Bill Highlight: H.R. 4201August 28, 2019
By Zachary Tashman
In August, Rep. Marc Veasey (D-TX) introduced the Baby Box and Maternal Assistance Act (H.R.4201), which aims to remedy high rates of infant mortality in the United States. This legislation would create a grant program that would provide funding for newborn care training to expecting parents, the services of certified Doulas or Midwives, as well as the distribution of a “Baby Box”.
A “Baby Box” is a package for expecting parents with a collection of baby products and educational materials. The box itself is also designed to serve as a sturdy and mobile sleeping space for an infant’s first months of life. Baby Boxes originated in Finland, where they are credited with helping achieve one of the lowest infant mortality rates in the world.
Impact on Youth and Families
The Center for Disease Control estimates that more than a quarter of 3,600 sudden unexplained infant deaths (SUID) in 2017 were directly attributed to accidental suffocation and strangulation in bed. A study conducted by the New Jersey Child Fatality Review Board estimated that 93% of SUID’s in their state were directly related to sleep environments. With the United States suffering from one of the highest infant mortality rates in the developed world, particularly among children of color, organizations such as Baby Box Co. have already partnered with state and local governments to provide baby box services to low-income areas. As of 2019, baby box programs have been adopted in New Jersey and Ohio, and have been implemented at the local level in counties across the country.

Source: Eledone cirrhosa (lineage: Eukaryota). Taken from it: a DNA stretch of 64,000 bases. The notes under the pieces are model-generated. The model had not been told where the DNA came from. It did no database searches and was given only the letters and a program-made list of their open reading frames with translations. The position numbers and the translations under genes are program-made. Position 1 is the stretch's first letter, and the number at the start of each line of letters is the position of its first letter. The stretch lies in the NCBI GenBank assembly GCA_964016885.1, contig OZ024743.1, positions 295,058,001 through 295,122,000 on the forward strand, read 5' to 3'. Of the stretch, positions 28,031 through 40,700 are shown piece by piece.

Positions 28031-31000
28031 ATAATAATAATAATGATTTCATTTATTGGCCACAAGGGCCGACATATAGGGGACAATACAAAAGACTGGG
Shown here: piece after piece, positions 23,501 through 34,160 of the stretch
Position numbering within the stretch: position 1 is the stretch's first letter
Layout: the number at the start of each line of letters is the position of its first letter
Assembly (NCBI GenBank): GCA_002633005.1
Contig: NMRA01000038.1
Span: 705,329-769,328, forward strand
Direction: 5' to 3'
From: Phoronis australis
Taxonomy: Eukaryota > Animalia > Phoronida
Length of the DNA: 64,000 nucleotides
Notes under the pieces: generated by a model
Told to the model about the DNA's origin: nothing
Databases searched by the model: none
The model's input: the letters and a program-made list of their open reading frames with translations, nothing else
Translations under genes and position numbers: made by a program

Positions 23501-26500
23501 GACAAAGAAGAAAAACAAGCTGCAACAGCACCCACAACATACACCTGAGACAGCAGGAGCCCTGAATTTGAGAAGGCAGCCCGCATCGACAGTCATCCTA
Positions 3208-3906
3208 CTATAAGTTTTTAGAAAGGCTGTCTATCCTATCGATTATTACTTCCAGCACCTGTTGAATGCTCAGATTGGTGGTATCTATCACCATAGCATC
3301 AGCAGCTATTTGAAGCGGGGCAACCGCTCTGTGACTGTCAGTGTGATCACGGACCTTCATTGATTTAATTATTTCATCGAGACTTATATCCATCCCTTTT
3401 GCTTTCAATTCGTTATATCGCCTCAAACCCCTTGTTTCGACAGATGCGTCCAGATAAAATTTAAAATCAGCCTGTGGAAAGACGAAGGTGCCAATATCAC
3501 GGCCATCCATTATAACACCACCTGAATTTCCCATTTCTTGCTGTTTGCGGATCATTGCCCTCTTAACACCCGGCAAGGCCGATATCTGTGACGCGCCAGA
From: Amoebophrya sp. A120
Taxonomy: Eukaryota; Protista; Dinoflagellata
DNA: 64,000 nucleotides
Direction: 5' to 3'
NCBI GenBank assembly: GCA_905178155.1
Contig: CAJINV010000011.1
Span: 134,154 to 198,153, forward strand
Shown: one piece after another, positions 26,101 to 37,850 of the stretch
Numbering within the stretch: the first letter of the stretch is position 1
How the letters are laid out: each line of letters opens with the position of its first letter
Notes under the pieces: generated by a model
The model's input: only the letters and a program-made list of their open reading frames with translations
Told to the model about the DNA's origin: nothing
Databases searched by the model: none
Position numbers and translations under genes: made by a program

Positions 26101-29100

The legislation would also provide funding for the training and recruitment of Doulas from diverse backgrounds. Doulas are specialists who provide emotional, physical, and educational support to mothers throughout pregnancy, labor, delivery, and the postpartum period. These maternity support professionals are in highest demand by minority women going through pregnancy. According to one study published by the National Institute of Health, of the nearly 50% of black women who expressed interest in having a Doula, fewer than 10% reported having access to such services. Rep. Veasey has cited this legislation as one element in correcting the racial disparity in access to maternity support professionals in the United States.
Since its introduction, the Baby Box and Maternal Assistance Act has been referred to the House Committee on Energy and Commerce. The National Assembly supports this bill because it would increase the availability of resources for all parents and children and improve their health and well-being. To stay updated on the progress of H.R. 4201, or to contact your member of Congress, check out PolicySource, the National Assembly’s comprehensive database of federal legislation that impacts the human service sector.